No doubts, it was a huge day for all of us, especially the scientists. An even bigger day for the Women scientists.
On Wednesday, we Earthlings got our first direct look at a black hole, thanks to the Event Horizon Telescope, an array of eight radio telescopes around the world working together to create the image. But in the midst of making jokes about how that photo kinda sorta looks the eye of Sauron and wondering how this newfound information could impact Albert Einstein’s theories of gravity, social media focused on making sure one of the women behind the project gets credit for her contributions.
3 years ago MIT grad student Katie Bouman led the creation of a new algorithm to produce the first-ever image of a black hole.
Today, that image was released.
More info: https://t.co/WITAL1omGl
— MIT CSAIL (@MIT_CSAIL) April 10, 2019
One of the images that are going viral is the one where she is standing next to the table consisting of a stack of hard disks of information she collected for capturing the black hole.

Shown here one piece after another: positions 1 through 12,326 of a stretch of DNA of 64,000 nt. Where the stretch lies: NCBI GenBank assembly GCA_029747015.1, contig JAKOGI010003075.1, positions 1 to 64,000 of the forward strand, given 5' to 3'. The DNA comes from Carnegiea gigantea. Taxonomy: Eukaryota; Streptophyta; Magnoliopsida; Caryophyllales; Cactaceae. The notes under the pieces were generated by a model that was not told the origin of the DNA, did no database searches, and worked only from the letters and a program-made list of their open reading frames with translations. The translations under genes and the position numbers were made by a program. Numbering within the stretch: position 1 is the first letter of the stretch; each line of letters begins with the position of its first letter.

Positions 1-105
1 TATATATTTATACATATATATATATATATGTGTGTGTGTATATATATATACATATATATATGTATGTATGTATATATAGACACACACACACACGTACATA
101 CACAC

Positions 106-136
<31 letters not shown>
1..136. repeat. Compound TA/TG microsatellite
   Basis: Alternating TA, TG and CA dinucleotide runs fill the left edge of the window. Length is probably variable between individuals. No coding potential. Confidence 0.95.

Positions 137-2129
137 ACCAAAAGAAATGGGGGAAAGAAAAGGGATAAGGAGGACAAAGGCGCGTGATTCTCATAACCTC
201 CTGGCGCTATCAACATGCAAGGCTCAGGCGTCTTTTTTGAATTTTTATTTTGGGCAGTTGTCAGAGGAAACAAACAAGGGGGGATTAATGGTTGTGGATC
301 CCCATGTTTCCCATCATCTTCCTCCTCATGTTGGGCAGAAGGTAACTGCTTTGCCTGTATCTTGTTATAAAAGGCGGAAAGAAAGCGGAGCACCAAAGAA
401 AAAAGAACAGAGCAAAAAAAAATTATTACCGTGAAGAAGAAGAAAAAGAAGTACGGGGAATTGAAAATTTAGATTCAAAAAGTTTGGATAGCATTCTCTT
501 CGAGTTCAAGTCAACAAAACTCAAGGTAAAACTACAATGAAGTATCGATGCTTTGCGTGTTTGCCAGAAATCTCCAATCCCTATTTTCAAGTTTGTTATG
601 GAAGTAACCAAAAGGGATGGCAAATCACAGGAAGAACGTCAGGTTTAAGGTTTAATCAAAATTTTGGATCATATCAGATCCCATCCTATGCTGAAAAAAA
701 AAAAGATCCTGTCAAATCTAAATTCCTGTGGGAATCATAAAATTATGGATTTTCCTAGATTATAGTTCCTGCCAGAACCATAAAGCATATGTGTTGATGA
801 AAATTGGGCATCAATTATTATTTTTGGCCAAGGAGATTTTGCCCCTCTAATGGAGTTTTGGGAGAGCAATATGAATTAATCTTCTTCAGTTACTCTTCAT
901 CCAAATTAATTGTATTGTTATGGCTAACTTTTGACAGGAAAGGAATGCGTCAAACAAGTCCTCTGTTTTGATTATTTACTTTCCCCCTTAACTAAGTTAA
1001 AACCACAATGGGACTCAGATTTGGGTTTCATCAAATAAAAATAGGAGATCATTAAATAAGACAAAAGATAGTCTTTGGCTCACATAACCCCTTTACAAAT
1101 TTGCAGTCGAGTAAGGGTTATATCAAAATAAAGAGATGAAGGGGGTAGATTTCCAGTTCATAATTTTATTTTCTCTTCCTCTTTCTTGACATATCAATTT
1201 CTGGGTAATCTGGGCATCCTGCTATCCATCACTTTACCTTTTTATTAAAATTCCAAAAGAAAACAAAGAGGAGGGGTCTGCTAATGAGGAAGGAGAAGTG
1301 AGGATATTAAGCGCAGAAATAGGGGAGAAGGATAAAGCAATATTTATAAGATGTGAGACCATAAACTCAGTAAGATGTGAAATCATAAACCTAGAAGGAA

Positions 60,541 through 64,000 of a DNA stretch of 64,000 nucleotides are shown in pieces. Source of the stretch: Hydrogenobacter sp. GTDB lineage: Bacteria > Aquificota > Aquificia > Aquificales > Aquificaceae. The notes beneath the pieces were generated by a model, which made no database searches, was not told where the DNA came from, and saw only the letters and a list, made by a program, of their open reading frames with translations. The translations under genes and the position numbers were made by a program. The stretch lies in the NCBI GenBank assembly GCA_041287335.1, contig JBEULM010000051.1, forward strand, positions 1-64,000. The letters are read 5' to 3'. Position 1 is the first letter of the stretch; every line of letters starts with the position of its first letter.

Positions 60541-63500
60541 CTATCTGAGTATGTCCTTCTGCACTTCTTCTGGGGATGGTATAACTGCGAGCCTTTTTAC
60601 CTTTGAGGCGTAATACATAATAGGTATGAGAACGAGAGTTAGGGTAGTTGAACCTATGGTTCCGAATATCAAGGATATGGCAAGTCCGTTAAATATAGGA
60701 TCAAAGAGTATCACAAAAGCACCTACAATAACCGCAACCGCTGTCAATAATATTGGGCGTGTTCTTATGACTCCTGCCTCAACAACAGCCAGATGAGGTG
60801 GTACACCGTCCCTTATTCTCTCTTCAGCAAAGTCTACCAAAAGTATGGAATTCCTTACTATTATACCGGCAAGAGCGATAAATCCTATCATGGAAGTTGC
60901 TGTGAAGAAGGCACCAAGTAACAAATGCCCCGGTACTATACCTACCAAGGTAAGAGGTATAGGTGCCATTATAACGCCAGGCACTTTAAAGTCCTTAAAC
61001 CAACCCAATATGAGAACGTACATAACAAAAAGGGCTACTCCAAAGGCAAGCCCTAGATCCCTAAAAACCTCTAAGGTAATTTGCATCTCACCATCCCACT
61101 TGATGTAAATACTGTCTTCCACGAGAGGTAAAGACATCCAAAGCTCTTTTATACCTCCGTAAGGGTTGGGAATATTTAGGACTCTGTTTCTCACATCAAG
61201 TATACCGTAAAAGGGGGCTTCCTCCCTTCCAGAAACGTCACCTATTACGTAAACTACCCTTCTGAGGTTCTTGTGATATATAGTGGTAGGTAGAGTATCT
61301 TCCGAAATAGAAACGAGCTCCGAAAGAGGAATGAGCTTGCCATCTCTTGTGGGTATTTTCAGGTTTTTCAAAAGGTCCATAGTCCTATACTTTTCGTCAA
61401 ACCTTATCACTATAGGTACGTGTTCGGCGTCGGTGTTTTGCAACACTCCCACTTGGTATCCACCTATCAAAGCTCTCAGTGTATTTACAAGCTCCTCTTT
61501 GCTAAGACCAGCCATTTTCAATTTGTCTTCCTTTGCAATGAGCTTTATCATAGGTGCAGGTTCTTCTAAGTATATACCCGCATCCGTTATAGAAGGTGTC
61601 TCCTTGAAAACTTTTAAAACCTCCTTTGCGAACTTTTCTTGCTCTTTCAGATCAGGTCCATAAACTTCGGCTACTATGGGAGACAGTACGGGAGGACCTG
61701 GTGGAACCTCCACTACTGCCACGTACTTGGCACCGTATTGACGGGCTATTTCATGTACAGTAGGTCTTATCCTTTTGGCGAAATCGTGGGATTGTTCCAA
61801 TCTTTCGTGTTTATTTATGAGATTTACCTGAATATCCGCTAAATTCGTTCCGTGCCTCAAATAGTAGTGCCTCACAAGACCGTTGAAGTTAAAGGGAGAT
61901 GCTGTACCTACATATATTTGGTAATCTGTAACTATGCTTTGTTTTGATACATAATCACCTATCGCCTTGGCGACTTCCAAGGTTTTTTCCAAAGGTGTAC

Computer scientist Katie Bouman and her awesome stack of hard drives for #EHTblackhole image data 😍 — reminds me of Margaret Hamilton and her Apollo Guidance Computer source code. 👩🏽🔬 pic.twitter.com/MgOXiDCAKi
— Flora Graham (@floragraham) April 10, 2019
Bouman delivered a TED talk in 2016 called “How to take a picture of a black hole,” where she explained “getting this first picture will come down to an international team of scientists, an Earth-sized telescope and an algorithm that puts together the final picture.”
She made sure that everyone got credits as well. Here is her Facebook post.